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How the Depression Blinded American Jews to Their German Relatives’ Pleas for Help

In 1936, Nazis celebrated Easter with Judenrein eggs—but a new book of family letters shows the crisis didn’t translate

Charlotte Bonelli
April 17, 2014
Luzie Hatch with her stepmother Helene in Berlin.(Courtesy of Ralph Hatch)
Luzie Hatch with her stepmother Helene in Berlin.(Courtesy of Ralph Hatch)

Normally a month filled with the joy of both Passover and Easter, April 1936 was colored by occurrences both depressing and bizarre. It was reported that 75,000 German Jews, including 25,000 in Berlin, had received food relief in the form of free matzo. Never before in the history of German Jewry had so many taken Passover relief.

The Easter holiday also had an ignoble distinction that spring. It was the first Easter when Germans could go to market for the holiday and know that they were buying “pure Aryan eggs.” Der Angriff, Berlin’s Nazi paper, proclaimed that the egg trade, one-fourth Jewish before the Nazis assumed power, was now Judenrein—free of Jews.

On April 12, the middle of Passover, the holiday commemorating the Jewish exodus from Egypt, a young Berlin native named Luzie Hecht renewed her efforts to appeal to her American relatives for help leaving Nazi Germany. Luzie had first written to her great-uncle Nathan in Albany, New York, in the spring of 1933, amid a disturbing string of events. On March 23, only two months after Adolf Hitler had become chancellor, the Nazis maneuvered the Enabling Act through the Reichstag, thereby granting Hitler dictatorial powers. It had taken Hitler little time to transform himself from chancellor to dictator.

Nathan Hecht had left his native Bavaria for New York in 1873, where he Americanized his name to Hatch and became a successful underwear manufacturer in Cohoes, outside Albany. To his relatives back in Germany, as the Nazis continued to accrue power, he was perhaps their one and only avenue out of the darkness. Yet he was ill—in his letter, he referred to his convalescence from surgery as “a 43-week-long journey”—and proved unable, or unwilling, to help the Hechts in Berlin.

To: Hecht Family, Berlin
From: Nathan Hatch, Albany, New York
Date: May 10, 1933
(translated from German)

My dear family,

It is very difficult for me to write after a 43-week-long journey, and my letter has to be quite short. Either you don’t understand the situation here or you don’t want to understand it. Business in our company has come to a complete halt. Where we needed 1,000 workers in the past, we now need approximately 150 workers per week today—and let’s not even mention profits.

Your intention of coming to America is sheer insanity and you would find the situation horrible. Concerning me: I cannot help you at the present time. You must not under any circumstances rely on me. We are faced with unemployment of 15 million and some have almost no income.

In general, I am over 76 years old and am not taking on new burdens, have enough old ones. I am dearly sorry and I hope that better times are ahead. Everyone is waiting.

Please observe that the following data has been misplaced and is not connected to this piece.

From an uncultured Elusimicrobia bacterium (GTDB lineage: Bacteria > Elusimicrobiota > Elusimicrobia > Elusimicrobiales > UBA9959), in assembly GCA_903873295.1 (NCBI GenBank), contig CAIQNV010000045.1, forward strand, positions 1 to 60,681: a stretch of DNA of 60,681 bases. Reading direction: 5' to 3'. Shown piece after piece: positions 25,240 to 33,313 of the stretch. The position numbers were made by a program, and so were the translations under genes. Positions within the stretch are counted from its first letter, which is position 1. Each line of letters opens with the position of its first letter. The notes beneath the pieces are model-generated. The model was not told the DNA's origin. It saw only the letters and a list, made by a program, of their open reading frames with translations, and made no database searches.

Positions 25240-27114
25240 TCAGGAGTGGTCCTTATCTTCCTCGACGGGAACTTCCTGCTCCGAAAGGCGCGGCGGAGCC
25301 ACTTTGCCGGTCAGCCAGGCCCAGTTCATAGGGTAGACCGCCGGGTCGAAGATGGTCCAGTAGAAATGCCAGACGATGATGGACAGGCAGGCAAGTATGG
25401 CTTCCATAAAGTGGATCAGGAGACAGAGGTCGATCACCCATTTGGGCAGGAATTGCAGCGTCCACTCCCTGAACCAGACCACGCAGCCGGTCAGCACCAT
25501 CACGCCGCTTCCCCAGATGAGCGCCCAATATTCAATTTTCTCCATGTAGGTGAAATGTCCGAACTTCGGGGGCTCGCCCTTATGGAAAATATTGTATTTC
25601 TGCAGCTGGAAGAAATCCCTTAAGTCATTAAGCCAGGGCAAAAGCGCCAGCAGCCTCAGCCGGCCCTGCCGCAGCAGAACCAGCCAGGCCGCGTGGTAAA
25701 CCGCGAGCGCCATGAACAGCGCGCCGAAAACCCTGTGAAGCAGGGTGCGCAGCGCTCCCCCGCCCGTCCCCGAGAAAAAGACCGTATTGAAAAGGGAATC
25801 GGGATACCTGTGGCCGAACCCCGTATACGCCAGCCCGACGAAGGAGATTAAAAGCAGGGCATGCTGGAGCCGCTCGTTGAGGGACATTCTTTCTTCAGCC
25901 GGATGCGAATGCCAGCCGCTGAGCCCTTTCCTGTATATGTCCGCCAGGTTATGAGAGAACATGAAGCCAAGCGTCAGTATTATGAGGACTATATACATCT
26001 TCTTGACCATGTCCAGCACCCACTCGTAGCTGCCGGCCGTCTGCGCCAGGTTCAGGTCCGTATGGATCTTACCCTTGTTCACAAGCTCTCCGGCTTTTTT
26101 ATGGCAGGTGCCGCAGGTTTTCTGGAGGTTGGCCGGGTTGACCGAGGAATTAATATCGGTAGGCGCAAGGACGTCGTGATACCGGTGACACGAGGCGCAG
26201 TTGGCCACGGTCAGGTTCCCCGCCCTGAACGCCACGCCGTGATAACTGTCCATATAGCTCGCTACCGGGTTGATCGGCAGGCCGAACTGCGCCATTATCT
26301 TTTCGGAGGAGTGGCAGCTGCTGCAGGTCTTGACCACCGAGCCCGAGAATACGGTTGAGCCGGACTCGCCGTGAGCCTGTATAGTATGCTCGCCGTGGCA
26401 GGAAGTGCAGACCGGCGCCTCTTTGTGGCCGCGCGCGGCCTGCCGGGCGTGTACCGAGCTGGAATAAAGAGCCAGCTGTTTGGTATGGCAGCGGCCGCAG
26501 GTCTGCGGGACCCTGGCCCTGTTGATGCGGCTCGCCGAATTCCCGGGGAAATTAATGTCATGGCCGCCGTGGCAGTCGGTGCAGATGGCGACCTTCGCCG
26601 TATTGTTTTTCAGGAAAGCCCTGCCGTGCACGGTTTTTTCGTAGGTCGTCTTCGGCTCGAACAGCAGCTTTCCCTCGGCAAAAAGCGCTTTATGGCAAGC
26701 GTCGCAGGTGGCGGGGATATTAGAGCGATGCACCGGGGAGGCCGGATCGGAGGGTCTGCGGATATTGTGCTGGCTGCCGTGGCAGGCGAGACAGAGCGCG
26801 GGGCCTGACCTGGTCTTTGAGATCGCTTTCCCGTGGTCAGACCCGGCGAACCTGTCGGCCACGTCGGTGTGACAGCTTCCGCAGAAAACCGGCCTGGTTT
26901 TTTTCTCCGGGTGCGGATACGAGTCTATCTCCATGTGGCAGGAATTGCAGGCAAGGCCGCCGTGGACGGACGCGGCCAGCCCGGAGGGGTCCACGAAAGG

With love and best wishes,
Your old uncle Nathan

Nathan Hatch’s hope of “better times ahead” never materialized. On June 3, 1933, just four weeks after he penned his blunt reply to Luzie and her family, Nathan Hatch died. He left behind his wife, Ida, and their two American-born sons, Arnold and Stephen. As the older son, Arnold assumed the presidency of Fuld and Hatch Knitting. His younger brother, Stephen, served as vice president.

By 1936, three years after the Hechts had asked Nathan Hatch to help them emigrate, their situation in Germany had worsened. This time Luzie’s request would be sent not to Nathan but to Arnold. Luzie’s immediate family in Berlin, along with other relatives in Essen, Baden, and Cologne, were by definition part of Arnold’s extended family. But he had not grown up with them, played childish pranks with his cousins, had his aunts ply him with home-cooked food, shared Passover seders and birthdays, or made visits to sick family members. All of these experiences, events that weave the threads of strong family bonds, were missing. Yet even without these everyday contacts, at some level, his German relatives had become part of his consciousness. And so he did respond to Luzie when she first wrote to him, even though they had never corresponded before. She knew so little about him that she inquired whether he was married and had children.

To: Lusie Hecht, Berlin
From: Arnold Hatch, Albany, New York
Date: April 23, 1936

Dear Lusie:

I have received your letter dated April 12th and I can appreciate how little prospect there is in the future for a girl of ambition, situated as you are. I should very much like to help you in the way that you mention, and will try to see what can be done.

However, there are certain things that you should bear in mind. One of these is that the Depression which is afflicting Germany to a certain extent at this time is world-wide and has hit America very hard.There are in this country today between 10,000,000 and 12,000,000 unemployed, and these include plenty of people of ability and training who are willing to work at almost any job and almost any salary. I have countless friends struggling along on little or nothing, thrown out of work by reason of economic conditions here and unable to find anything which will even give them a bare subsistence.